In this latest Opinion piece, Erinrose Sullivan, Head of Museums and Cultural Heritage at SO REAL looks at how digital twins can mitigate HNW losses.
Demonstrating ownership or relevant beneficiaries is a crucial part of both the underwriting and claims processes, especially for non-life policies. In general, it is a relatively simple case of providing proof of purchase on the risk, such as on vehicle or home insurance content policies, in order to successfully manage the claims process through reparation or new-for-old against the risk. However, High Net Worth (HNW) items, such as fine art and antiques is more complicated. Such risks are often highly limited products, with potentially only a few made, or are hundreds of years old. In these cases, proving ownership – or provenance – becomes a major challenge. There is no receipt for an antique statue.
Typically, provenance is demonstrated through a lengthy process whereby historians and restoration experts evaluate the item to judge that it is legitimate, and the insured party is the rightful owner, and a report is generated to that effect. If that item is then lost or stolen, and recovered, that report – typically written and provided with basic images – is the basis for adjudicating the rightful owner. Demonstrating provenance in this way isn’t secure, and potentially opens insurers up to part of the £1.2 billion in claims fraud. And, when provenance becomes a fraud itself, insurers face even more issues trying to understand who really owns a piece of art. In the USA for example, two antiques dealers were arrested for using false provenance documents to illegally sell antiques between 2015 and 2020. Sadly, provenance fraud isn’t new, and it continues to plague the industry.
There is however, an opportunity for the HNW art insurance industry to take learnings from other sectors, particularly to apply to claims handling. If a condition of the policy requires the insured to not just acquire a basic level of provenance but to incorporate technology from the beginning, it could save millions in fraudulent claims.
Create a digital twin
Rather than simply taking multiple photos of an item, insurers could mandate that a non-invasive scan is taken of the item using similar technology to that used in airport X-ray machines to build a “digital twin.” Take an antique vase for example. Using scanning technology, it’s possible to accurately capture the full and intricate detail of the piece, including any pre-existing formation, abnormalities, cracks or chips – all of which can make it a unique item. In the most advanced cases, it’s also possible to see inside pieces without subjecting them to any potential damage in the process, meaning any particularly delicate items don’t need to be handled in the same way, which could lead to greater risk of damage. Should that piece be lost and then recovered, the loss adjuster can use that digital twin to accurately review the piece and decide who the rightful owner is as part of any provenance dispute.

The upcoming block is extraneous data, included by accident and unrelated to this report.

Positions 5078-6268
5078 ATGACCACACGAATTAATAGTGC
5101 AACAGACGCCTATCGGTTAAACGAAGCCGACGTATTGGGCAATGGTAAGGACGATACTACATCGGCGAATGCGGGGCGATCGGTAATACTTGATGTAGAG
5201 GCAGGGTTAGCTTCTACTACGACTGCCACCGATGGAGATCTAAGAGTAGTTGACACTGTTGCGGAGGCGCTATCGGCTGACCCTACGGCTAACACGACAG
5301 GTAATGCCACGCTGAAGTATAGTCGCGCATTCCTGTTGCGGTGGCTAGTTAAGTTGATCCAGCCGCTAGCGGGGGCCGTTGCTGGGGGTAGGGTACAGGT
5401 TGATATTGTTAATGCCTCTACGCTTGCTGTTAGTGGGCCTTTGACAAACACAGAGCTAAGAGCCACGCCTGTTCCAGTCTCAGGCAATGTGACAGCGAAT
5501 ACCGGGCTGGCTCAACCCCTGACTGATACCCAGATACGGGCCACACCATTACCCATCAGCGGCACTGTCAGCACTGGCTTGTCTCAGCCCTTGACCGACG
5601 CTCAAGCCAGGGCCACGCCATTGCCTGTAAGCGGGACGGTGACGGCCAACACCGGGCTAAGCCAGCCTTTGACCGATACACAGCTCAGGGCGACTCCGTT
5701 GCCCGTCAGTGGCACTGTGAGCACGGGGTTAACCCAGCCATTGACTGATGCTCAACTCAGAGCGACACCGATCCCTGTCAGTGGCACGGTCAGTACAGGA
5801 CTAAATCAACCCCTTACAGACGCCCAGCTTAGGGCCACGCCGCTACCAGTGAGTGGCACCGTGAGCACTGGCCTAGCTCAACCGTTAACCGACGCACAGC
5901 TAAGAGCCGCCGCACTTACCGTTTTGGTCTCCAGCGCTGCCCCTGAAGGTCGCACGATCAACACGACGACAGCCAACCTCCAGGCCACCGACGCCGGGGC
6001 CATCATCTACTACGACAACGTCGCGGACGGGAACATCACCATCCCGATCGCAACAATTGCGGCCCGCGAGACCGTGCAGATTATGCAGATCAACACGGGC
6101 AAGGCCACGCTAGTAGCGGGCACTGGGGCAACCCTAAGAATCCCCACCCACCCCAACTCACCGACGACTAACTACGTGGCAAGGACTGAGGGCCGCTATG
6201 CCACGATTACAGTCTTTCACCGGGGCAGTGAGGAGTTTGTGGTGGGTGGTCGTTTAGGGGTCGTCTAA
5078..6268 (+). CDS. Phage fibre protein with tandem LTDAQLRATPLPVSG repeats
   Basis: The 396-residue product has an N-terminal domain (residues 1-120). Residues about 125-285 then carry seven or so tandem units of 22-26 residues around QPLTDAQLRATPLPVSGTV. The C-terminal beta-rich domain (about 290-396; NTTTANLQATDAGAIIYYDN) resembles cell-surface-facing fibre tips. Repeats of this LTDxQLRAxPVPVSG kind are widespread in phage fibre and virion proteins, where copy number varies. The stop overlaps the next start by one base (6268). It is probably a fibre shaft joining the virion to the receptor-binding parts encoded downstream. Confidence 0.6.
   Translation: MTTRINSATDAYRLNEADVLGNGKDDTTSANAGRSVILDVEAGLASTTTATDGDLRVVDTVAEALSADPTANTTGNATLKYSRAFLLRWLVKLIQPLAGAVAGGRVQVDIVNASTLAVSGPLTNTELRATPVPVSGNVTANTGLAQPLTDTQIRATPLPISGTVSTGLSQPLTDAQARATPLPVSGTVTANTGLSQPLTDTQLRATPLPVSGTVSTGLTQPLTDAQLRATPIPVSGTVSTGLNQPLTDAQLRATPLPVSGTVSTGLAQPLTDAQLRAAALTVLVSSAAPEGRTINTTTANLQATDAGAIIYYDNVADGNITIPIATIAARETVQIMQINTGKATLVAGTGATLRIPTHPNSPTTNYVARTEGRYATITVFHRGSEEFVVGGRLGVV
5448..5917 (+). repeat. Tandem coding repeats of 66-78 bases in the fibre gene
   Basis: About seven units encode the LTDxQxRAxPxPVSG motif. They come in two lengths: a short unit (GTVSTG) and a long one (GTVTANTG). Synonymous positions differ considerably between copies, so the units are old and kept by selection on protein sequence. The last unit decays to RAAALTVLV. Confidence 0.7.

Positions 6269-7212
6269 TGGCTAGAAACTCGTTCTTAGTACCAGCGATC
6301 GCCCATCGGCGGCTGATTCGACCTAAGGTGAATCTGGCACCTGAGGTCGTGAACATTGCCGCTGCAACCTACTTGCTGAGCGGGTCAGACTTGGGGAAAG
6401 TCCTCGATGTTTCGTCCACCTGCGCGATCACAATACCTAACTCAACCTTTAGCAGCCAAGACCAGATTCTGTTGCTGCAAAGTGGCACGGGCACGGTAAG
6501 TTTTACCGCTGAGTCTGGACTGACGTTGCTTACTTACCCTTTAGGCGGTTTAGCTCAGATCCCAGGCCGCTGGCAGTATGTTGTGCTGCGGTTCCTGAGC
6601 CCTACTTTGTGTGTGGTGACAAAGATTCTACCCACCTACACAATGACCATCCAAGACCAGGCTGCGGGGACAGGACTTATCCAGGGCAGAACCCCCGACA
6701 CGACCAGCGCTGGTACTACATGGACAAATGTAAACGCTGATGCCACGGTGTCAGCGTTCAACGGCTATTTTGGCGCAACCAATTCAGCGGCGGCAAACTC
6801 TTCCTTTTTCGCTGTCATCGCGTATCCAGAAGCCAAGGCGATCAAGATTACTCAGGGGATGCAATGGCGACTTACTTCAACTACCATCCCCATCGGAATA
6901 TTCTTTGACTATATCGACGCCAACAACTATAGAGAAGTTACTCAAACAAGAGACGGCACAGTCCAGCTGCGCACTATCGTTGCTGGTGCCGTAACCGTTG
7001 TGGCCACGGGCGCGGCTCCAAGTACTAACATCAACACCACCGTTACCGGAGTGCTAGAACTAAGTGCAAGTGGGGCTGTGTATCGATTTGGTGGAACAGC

Having a digital twin enables further benefits in addition to proving provenance. By their nature, many HNW pieces require care and attention, and must be handled carefully. In one such case in 2008, a sculpture by Jeff Koons fell over, breaking into multiple pieces. Following an assessment, AXA, which held the policy on the piece, deemed it a total loss and paid the claim in full. However, if a digital twin had existed the story could have been different. Having a highly detailed scan to work from, rather than photos, it may have been possible to restore the piece at a lower price than the full sum insured and reduce the pay-out AXA had to make. For Koons, it would also mean a completely unique piece, which potentially could have had even greater resale value for him.
A new way to track owners
As well as having the digital twin representation of a piece to prove the real-life version is the legitimate item, insurers need to consider requiring a new way of proving current owners, especially within private sales. Blockchain could be the answer to that problem. Based in a decentralised, digital environment, within digital currencies, blockchain has enabled users to clearly see who owns how much of each currency. That clear knowledge can also be replicated in HNW insurance. Having a permanent record of an owner, and more specifically when an owner changes, means insurers would have a dedicated audit trail from which they can efficiently assess who the insured actually is. As such, it becomes harder to commit fraud and to accurately track claims made for different pieces as they change owners over time.
Blockchain and digital twins
Having a permanent ledger via blockchain, alongside a digital representation of the physical item as a digital twin is a powerful combination for HNW insurance. It makes it possible to identify not just the owner of a piece of art, but also to verify that ownership is legitimate if the piece is lost or stolen. As a result, the claims process can be much simpler, faster and ultimately cheaper for insurers. It also creates benefits for the insurers, whom, by making the investment in new technology, could lower their premiums as a result.
Provenance is critical to HNW insurance, and the industry needs to adapt to face existing and emerging threats to help manage fraud more effectively. Digital twins are the way forward that enables a more robust claims handling process that can help to reduce provenance fraud, mitigate losses and ultimately help insurers to manage their portfolios more effectively.